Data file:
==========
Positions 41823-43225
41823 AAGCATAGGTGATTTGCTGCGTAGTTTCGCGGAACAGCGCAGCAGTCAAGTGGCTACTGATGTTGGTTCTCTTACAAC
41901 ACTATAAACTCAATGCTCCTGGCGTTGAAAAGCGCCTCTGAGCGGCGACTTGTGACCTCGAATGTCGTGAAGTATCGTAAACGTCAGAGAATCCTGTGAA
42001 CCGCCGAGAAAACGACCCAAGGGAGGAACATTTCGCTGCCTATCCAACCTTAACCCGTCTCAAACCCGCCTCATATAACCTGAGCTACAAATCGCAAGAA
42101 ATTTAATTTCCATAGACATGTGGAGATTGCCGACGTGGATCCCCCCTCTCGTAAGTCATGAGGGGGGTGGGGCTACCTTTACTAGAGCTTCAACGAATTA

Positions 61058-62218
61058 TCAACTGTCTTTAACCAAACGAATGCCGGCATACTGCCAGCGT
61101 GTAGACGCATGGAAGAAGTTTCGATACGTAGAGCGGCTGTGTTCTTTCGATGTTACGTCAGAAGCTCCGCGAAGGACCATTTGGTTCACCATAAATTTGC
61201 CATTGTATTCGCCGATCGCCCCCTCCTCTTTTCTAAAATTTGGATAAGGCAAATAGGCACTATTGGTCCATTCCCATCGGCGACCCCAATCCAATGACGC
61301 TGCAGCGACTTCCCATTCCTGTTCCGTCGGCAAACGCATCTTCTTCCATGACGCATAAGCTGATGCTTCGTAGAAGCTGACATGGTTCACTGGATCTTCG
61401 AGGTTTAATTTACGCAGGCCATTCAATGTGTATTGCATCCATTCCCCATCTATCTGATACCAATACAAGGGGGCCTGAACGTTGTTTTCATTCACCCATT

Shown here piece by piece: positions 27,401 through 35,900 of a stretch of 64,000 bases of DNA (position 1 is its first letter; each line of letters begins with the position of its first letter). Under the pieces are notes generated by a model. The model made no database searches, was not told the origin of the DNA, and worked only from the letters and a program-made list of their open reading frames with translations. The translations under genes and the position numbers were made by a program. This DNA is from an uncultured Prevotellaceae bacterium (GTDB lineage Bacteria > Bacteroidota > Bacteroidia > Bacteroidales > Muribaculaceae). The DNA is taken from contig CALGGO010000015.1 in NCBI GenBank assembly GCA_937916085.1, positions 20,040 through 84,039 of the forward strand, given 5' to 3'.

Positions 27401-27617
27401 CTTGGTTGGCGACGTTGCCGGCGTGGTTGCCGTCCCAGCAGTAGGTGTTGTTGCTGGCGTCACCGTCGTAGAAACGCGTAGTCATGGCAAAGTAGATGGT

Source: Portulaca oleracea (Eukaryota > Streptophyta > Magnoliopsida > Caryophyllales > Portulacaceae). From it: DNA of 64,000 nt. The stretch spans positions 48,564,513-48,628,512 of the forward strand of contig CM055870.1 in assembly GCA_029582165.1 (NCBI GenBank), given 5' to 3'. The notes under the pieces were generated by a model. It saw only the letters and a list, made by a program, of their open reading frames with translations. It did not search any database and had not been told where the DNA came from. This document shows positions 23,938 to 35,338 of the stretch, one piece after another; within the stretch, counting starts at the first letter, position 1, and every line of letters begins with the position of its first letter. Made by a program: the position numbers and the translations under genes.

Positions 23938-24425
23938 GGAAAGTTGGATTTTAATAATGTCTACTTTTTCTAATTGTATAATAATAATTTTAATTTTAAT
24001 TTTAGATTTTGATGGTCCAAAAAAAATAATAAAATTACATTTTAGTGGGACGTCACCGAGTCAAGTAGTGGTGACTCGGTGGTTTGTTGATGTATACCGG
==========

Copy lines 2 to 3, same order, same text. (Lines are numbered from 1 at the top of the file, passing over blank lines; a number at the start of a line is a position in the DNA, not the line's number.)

41823 AAGCATAGGTGATTTGCTGCGTAGTTTCGCGGAACAGCGCAGCAGTCAAGTGGCTACTGATGTTGGTTCTCTTACAAC
41901 ACTATAAACTCAATGCTCCTGGCGTTGAAAAGCGCCTCTGAGCGGCGACTTGTGACCTCGAATGTCGTGAAGTATCGTAAACGTCAGAGAATCCTGTGAA